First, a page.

Media summary

A method for evaluating hardpan and drought effects on root growth of wheat was validated, and showed genetic diversity

Key Words

Wheat, hardpans, drought, root traits, water use.

Introduction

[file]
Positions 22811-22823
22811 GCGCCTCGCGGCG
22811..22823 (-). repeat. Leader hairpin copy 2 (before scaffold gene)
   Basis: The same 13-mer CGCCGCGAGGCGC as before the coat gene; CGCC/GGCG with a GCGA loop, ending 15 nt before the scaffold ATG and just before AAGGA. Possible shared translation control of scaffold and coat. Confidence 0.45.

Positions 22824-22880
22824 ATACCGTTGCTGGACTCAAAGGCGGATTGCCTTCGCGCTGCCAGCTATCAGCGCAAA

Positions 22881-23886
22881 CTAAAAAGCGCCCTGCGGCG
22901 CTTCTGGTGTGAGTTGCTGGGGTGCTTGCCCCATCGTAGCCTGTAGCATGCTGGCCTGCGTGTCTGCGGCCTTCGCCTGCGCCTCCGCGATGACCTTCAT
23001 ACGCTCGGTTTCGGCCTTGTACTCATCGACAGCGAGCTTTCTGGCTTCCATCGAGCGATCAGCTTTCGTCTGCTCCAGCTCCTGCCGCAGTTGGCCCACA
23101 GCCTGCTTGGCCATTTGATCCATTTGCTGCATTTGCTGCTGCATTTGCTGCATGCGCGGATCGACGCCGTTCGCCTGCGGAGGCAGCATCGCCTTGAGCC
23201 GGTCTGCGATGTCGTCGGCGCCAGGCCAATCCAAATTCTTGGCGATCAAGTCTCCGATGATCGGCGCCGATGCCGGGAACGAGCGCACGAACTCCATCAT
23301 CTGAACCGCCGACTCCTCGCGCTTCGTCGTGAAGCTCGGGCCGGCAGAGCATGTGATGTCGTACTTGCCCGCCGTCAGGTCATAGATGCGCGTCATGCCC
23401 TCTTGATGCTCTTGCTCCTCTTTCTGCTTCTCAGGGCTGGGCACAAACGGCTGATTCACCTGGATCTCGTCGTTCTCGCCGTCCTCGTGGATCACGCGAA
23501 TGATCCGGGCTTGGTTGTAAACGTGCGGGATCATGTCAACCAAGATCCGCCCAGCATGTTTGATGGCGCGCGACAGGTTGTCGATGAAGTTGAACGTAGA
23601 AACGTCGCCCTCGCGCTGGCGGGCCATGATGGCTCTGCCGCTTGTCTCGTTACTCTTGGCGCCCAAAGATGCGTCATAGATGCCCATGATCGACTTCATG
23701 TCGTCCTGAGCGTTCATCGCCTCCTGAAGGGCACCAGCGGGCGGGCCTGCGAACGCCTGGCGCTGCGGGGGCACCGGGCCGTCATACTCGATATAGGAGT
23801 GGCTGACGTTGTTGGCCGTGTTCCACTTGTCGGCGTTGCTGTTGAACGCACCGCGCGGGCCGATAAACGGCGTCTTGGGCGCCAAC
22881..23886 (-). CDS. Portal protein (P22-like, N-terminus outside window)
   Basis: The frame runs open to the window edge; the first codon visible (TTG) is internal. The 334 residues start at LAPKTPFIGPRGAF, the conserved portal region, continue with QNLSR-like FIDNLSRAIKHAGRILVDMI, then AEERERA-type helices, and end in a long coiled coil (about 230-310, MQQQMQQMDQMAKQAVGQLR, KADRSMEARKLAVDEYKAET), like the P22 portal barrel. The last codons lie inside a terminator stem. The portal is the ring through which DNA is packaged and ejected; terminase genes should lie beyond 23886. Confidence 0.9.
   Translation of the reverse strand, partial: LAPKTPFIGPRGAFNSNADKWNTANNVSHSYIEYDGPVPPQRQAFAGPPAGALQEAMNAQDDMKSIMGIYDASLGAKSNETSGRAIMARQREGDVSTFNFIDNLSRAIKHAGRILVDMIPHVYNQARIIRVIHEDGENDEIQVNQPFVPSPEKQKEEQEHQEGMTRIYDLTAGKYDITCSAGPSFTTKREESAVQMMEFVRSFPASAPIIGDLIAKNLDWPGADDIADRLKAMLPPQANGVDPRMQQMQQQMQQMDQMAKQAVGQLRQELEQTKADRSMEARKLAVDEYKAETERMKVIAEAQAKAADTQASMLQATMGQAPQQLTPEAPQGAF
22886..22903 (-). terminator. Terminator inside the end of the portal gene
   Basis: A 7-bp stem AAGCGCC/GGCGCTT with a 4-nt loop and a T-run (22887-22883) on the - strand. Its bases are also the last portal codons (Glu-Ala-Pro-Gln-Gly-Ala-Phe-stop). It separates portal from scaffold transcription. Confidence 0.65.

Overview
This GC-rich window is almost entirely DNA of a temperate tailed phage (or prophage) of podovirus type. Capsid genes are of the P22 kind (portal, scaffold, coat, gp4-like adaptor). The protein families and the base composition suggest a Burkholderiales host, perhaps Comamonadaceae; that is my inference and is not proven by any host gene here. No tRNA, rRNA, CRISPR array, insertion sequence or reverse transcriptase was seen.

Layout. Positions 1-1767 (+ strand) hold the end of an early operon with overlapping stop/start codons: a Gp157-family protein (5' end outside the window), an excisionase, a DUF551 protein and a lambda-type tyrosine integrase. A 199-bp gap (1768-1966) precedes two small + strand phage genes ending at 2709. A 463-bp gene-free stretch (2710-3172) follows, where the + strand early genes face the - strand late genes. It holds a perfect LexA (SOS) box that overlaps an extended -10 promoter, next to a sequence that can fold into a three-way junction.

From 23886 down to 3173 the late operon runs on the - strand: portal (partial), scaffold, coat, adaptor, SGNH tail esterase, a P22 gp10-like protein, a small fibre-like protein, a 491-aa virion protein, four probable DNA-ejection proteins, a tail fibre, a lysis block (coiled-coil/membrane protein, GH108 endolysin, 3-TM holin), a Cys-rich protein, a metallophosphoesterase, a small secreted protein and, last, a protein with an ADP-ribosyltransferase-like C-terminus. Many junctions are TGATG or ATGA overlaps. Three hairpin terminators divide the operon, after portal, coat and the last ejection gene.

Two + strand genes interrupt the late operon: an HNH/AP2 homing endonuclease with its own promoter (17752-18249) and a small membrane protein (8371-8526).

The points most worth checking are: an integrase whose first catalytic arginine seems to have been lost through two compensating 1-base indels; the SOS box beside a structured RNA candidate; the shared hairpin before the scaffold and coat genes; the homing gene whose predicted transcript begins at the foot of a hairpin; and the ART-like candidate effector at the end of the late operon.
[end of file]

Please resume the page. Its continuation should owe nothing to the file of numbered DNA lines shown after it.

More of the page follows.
Around 30% of arable land in Western Australia receives an annual rainfall of 180 mm or less and wheat yields of 1 t/ha are three-fold less than in the higher rainfall areas. Clay duplex soils and those compacted by heavy farm machinery restrict water infiltration and root penetration to soil fissures and biopores (Hamblin et al. 1982; Tennant et al. 1992; Dracup et al. 1993). Roots cannot grow through soil pores narrower than their diameter and are instead deflected and thicken, unless the soil is compressible and can be deformed to make a pore large enough for root elongation (Atwell 1990). Thus, hardpans restrict root growth to the soil surface layer where rapid depletion of soil nitrogen and water during drought reduces shoot growth and grain yield (Barraclough and Weir 1988). There is less resistance to root growth and water infiltration in sandy compared to clay soils, but sandy soils are prone to losses of water and nutrients by deep drainage, unless a hardpan develops from compaction. Root traits, such as deeper or longer roots that can penetrate a hardpan, may alleviate the detrimental effects of hostile subsoils on crop growth, water use and yield.